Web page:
04 July 2016

History for the day: 3 July 1940: the British sink the French fleet

War History Online has an article about the Brits taking out the French fleet:

The attack on Mers-el-Kébir was a British naval bombardment of the French Navy at its base on the coast of what was then French Algeria on 3 July 1940. The raid resulted in the deaths of thirteen hundred French servicemen, the sinking of a battleship, and the damaging of five other ships.
The combined air-and-sea attack was conducted by the Royal Navy as a direct response to the Franco-German armistice of 22 June 1940, which had seen Britain’s sole continental ally replaced by a collaborationist, pro-Nazi government.
The new Vichy-based government had also inherited the considerable French naval force of the Marine Nationale; of particular significance were the seven battleships of the Bretagne, Dunkerque (photo), and Richelieu classes, which collectively represented the second largest force of capital ships in Europe behind the British.
Since Vichy was seen by the British (with a good deal of justification) as a mere puppet state of the Nazi regime, there was serious fear that they would surrender or loan the ships to the Kriegsmarine. This outcome would largely undo Britain’s tenuous grasp on European naval superiority and confer a major Axis advantage in the ongoing Battle of the Atlantic.
Despite promises from Admiral Darlan, commander of the French Navy, that the fleet would remain under French control and out of the hands of the Germans, Winston Churchill, still reeling from the retreat from Dunkirk and stung by the Vichy French collaboration, determined that the fleet was simply too dangerous to remain intact, French sovereignty notwithstanding.
The British force consisted of the battlecruiser HMS Hood, the battleships HMS Valiant and HMS Resolution, and the aircraft carrier HMS Ark Royal, plus an escort of cruisers and destroyers. Despite the approximate equivalence of force, the British had several decisive advantages. The French fleet was anchored in a narrow harbor and, despite the unequivocal terms of the ultimatum, did not expect an attack and was not fully prepared for battle.
The main armament of Dunkerque and Strasbourg was grouped on their bows and could not immediately be brought to bear. The British capital ships, with their fifteen-inch guns, also fired a heavier broadside than the French.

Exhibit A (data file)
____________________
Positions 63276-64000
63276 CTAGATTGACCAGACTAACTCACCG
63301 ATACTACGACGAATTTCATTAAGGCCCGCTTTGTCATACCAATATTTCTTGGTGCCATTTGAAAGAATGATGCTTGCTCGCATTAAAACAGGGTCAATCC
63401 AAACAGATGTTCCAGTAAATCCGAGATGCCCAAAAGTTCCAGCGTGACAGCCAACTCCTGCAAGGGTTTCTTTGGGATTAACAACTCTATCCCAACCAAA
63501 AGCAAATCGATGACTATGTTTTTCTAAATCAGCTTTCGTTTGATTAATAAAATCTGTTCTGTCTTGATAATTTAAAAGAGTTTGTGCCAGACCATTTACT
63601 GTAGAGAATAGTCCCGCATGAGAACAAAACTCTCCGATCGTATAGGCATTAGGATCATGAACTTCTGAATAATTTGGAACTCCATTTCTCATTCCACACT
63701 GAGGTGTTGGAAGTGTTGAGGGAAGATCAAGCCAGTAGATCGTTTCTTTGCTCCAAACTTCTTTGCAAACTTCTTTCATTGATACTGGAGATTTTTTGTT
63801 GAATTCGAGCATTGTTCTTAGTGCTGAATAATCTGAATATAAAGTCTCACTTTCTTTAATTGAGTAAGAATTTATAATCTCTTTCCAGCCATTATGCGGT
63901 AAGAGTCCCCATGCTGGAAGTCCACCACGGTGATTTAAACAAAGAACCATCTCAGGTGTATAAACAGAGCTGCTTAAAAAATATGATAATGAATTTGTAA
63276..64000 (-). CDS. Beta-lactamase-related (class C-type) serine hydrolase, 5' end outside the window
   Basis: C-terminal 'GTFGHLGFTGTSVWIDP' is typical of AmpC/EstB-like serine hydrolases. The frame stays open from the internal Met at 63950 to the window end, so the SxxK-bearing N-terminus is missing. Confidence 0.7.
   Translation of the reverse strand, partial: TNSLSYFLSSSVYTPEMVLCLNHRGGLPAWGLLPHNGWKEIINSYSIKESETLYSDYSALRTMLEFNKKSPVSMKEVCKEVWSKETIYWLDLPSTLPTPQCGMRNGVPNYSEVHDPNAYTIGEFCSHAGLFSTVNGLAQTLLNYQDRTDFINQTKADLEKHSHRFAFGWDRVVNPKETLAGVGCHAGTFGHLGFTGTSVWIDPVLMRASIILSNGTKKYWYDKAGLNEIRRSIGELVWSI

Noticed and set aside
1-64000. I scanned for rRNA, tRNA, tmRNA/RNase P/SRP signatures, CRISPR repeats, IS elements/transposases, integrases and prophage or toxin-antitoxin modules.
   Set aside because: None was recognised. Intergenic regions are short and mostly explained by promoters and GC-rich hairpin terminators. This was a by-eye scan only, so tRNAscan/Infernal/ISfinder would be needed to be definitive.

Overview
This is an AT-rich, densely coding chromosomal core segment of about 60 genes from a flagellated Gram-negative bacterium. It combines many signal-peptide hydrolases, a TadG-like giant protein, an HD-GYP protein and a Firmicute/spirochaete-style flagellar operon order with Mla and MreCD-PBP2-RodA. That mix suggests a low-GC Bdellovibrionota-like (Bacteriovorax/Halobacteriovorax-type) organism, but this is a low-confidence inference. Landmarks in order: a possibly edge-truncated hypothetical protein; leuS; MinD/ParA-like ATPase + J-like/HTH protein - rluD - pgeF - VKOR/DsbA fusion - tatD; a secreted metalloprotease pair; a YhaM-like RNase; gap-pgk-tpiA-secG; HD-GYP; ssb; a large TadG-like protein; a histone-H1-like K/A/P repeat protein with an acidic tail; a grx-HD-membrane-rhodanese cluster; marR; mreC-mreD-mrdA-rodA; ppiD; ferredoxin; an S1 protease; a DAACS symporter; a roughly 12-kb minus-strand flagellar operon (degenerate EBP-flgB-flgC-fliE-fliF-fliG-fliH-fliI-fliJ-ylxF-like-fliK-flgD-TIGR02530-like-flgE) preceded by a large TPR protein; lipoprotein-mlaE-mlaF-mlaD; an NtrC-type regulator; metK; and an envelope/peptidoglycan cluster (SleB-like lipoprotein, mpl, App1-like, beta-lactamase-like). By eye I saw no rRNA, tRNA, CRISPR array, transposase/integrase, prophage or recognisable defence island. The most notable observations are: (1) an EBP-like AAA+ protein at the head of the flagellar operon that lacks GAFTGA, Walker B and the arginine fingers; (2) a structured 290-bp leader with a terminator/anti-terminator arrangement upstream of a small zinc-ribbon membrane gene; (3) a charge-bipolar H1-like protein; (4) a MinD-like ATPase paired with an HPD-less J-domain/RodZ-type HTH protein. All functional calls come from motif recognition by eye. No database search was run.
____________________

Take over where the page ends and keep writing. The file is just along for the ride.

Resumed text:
Before negotiations were formally terminated, British Fairey Swordfish, escorted by obsolete Blackburn Skuas, were dispatched from the Ark Royal to drop magnetic mines in the route of the French ships to the sea. This force was intercepted by French Curtiss H-75 fighters. One of the Skuas was shot down by French fighters and crashed into the sea, killing its two-man crew, the only British fatalities in the action.
A short while later, on Churchill’s instructions, the British ships opened fire on the French at extreme range at 1754 on 3 July 1940. The French eventually replied, ineffectively. The third salvo from the British force and the first to hit resulted in a magazine explosion aboard Bretagne, which sank, with a thousand of her crew dead, at 1809.
After some thirty salvos, the French ships stopped firing. Meanwhile, the British force altered their course to avoid fire from the French coastal forts. Provence, Dunkerque, and the destroyer Mogador were damaged and run aground by their crews. Strasbourg and four destroyers managed to avoid the mines and escape to the open sea. As they did so they came under attack from a flight of bomb-armed Swordfish from the Ark Royal. The French ships responded with anti-aircraft fire and shot down two of them; their crews were rescued by the destroyer HMS Wrestler.
The bombing attack had little effect and Somerville ordered his forces to begin pursuing at 1843. The light cruisers HMS Arethusa and HMS Enterprise reported engaging a French destroyer. At 2020, Somerville called off the pursuit, feeling that his ships were ill-deployed for a night engagement. After weathering another Swordfish attack at 2055 without damage, the Strasbourg reached the French port of Toulon on 4 July. Subsequently, the British submarine HMS Pandora sank the French gunboat Rigault de Genouilly sailing from Oran.
Since the British believed that damage to Dunkerque and Provence was not very serious, Fairey Swordfish aircraft from the Ark Royal raided Mers-el-Kébir on the morning of 6 July. One torpedo hit the patrol boat Terre-Neuve, moored alongside Dunkerque and carrying a supply of depth charges. Terre-Neuve quickly sank and her charges triggered a large explosion, causing serious damage to Dunkerque.
The last phase of Operation Catapult was an attack on 8 July by aircraft from the carrier HMS Hermes against the French battleship Richelieu at Dakar.
In response to the actions at Mers-el-Kébir and Dakar, the French launched retaliatory bombing raids on Gibraltar, including a half-hearted attack on 14 July, when many bombs landed in the sea, and heavier raids on 24 and 25 September.
At Mers-el-Kébir, thirteen hundred French sailors were killed, and nearly four hundred were wounded. Two British aircrews were also killed. Relations between Britain and France were severely strained for some time, and the Germans enjoyed a propaganda coup.
The attack remains controversial. It created much rancor between Vichy France and Britain, but it also demonstrated to the world, and to the United States in particular, Britain’s commitment to continue the war with Germany at all costs, and without allies if need be.
Rico says the French are still pissed...

No comments:


Casino Deposit Bonus